I have been working with wood since 1972, when I studied architectural restoration in Dayton, Ohio, with a master woodworker from Italy. I worked in millwork, furniture and cabinetmaking before going into partnership with Akira in 1991. Now I make wood-turned “skirts,” in addition to other contributions.
Akira Blount, my late wife, grew up in Madison, Wisconsin, and earned a BS in Art Education from the University of Wisconsin. She designed and made dolls and figures from 1969 until her untimely death in 2013. A pioneer in the art-doll movement, she participated in the elevation of the doll from toy to art object. As an educator, she encouraged experimentation and innovation in the field. She served as president of NIADA from 1997-2001.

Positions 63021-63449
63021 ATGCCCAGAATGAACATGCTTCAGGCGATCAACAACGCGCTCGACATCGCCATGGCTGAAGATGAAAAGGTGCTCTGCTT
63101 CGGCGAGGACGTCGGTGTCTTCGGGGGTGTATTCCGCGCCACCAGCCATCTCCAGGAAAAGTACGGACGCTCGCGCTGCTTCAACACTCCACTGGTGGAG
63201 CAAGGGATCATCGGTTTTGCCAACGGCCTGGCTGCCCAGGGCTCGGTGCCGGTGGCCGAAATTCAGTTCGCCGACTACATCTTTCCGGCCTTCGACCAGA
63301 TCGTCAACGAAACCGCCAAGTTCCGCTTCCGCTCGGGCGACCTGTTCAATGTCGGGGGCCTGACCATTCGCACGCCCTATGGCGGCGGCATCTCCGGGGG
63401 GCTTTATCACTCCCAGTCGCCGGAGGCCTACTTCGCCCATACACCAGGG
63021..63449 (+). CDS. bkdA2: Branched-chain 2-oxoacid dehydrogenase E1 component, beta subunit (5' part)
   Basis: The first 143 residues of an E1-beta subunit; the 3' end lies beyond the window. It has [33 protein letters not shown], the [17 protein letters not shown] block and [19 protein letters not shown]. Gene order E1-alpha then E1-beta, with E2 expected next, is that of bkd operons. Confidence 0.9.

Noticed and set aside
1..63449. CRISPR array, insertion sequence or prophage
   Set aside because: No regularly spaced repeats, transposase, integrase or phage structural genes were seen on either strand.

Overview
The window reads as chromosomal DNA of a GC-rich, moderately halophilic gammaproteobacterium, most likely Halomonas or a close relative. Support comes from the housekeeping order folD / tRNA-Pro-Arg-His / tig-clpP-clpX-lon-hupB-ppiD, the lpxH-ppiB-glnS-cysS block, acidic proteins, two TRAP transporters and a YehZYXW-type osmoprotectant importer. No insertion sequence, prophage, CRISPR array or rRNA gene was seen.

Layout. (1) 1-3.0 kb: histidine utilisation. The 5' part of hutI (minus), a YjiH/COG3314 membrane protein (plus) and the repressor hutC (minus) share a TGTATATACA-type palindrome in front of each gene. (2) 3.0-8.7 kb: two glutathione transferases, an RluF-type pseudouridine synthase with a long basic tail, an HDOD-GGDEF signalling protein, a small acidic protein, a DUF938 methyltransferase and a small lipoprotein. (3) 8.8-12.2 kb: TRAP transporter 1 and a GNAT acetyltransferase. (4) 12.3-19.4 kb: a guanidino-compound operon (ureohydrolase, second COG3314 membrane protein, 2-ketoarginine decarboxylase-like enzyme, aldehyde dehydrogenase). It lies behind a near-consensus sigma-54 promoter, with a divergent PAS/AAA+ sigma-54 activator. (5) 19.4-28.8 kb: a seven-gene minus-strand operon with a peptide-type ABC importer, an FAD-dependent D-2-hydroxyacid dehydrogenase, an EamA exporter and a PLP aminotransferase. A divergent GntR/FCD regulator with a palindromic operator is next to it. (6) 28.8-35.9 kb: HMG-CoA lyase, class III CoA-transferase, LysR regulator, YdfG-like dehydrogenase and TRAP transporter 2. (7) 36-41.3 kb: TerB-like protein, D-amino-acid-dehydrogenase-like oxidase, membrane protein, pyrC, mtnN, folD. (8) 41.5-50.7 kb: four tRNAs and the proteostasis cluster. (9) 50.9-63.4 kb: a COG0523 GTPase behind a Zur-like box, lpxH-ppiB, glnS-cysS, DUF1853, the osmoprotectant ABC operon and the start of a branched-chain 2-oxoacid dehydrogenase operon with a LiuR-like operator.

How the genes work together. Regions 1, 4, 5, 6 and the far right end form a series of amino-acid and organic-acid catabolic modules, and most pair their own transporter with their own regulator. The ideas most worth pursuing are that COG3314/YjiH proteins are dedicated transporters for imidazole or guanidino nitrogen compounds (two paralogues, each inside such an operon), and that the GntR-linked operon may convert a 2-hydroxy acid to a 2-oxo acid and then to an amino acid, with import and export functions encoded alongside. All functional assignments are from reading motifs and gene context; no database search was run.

Her love of fabric led her to cloth dollmaking. In the 1992 NIADA publication, The Art of the Doll, she wrote: “My work is of an intuitive nature…I do my best work…surrounded by my collections of old, new and used fabrics, antique trims and laces, buttons and beads, pine cones, acorns and twigs, leather, feathers and fur.” In 1979 Akira and I and our family moved to the foothills of the Smoky Mountains in eastern Tennessee, an environment that nurtured her in many ways. She became a member of the Southern Highlands Handicraft Guild and began to exhibit her work at the Guild’s annual fairs and at the Tennessee Association of Craft Artists’ shows in Nashville.